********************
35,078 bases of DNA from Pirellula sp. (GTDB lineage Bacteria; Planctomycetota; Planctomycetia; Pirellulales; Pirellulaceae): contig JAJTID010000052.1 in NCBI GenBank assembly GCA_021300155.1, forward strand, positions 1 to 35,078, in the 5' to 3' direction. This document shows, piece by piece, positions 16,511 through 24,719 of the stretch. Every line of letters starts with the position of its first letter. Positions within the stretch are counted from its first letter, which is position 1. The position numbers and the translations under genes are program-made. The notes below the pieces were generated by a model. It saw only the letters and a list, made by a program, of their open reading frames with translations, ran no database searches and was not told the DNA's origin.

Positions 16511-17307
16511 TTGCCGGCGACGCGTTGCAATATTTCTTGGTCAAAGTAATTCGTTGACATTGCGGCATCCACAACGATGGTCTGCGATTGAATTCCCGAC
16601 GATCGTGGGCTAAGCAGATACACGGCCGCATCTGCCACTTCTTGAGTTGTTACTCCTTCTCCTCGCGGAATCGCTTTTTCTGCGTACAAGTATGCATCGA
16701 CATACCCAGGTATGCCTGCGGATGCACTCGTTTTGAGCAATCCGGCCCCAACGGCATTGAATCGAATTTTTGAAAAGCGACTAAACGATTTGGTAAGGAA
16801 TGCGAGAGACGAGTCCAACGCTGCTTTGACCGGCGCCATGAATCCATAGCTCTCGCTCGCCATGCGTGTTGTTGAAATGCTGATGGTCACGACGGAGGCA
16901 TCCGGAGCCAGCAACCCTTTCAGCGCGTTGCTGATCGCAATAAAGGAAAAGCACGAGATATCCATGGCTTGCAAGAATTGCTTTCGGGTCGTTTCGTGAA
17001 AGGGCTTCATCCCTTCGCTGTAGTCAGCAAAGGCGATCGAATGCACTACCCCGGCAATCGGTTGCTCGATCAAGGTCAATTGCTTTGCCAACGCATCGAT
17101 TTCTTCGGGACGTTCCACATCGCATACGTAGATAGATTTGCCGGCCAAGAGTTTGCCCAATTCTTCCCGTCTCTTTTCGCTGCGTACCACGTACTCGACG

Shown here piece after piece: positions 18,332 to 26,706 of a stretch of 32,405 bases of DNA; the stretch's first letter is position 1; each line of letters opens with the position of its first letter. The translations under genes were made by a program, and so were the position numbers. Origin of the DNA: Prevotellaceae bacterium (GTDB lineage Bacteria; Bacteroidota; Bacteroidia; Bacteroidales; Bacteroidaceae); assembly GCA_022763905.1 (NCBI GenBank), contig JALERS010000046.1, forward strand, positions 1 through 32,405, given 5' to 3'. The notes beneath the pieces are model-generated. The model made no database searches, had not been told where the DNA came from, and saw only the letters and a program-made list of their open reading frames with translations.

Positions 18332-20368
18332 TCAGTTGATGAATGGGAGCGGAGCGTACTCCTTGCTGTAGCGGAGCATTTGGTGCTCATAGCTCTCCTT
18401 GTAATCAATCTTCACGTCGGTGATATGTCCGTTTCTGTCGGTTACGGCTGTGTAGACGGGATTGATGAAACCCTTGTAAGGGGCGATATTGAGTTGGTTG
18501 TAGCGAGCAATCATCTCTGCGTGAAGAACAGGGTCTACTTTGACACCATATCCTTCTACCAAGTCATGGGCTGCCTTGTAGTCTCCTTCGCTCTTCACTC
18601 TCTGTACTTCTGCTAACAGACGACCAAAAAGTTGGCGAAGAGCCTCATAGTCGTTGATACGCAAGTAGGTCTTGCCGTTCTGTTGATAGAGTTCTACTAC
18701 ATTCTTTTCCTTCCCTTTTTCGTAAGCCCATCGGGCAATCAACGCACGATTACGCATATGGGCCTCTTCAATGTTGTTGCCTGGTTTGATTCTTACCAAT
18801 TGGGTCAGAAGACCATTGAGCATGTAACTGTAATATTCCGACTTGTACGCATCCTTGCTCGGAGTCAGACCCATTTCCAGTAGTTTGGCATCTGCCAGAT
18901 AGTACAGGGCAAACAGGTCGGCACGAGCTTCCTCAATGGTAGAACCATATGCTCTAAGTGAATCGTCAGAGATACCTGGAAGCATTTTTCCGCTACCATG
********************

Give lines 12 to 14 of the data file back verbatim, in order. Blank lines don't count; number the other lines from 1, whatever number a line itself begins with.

18332 TCAGTTGATGAATGGGAGCGGAGCGTACTCCTTGCTGTAGCGGAGCATTTGGTGCTCATAGCTCTCCTT
18401 GTAATCAATCTTCACGTCGGTGATATGTCCGTTTCTGTCGGTTACGGCTGTGTAGACGGGATTGATGAAACCCTTGTAAGGGGCGATATTGAGTTGGTTG
18501 TAGCGAGCAATCATCTCTGCGTGAAGAACAGGGTCTACTTTGACACCATATCCTTCTACCAAGTCATGGGCTGCCTTGTAGTCTCCTTCGCTCTTCACTC